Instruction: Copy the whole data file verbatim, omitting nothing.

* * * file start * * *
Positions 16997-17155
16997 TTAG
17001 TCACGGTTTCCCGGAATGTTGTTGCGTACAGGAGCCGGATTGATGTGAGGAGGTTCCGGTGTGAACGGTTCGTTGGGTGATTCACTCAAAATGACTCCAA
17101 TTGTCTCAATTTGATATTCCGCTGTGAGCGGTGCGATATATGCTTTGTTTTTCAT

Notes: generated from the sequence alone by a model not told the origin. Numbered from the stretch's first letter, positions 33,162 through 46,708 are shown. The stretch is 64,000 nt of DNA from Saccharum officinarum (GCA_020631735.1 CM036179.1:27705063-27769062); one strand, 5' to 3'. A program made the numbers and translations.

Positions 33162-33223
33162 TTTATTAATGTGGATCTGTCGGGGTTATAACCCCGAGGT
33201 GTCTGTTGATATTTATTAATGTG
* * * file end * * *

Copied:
Positions 16997-17155
16997 TTAG
17001 TCACGGTTTCCCGGAATGTTGTTGCGTACAGGAGCCGGATTGATGTGAGGAGGTTCCGGTGTGAACGGTTCGTTGGGTGATTCACTCAAAATGACTCCAA
17101 TTGTCTCAATTTGATATTCCGCTGTGAGCGGTGCGATATATGCTTTGTTTTTCAT

Notes: generated from the sequence alone by a model not told the origin. Numbered from the stretch's first letter, positions 33,162 through 46,708 are shown. The stretch is 64,000 nt of DNA from Saccharum officinarum (GCA_020631735.1 CM036179.1:27705063-27769062); one strand, 5' to 3'. A program made the numbers and translations.

Positions 33162-33223
33162 TTTATTAATGTGGATCTGTCGGGGTTATAACCCCGAGGT
33201 GTCTGTTGATATTTATTAATGTG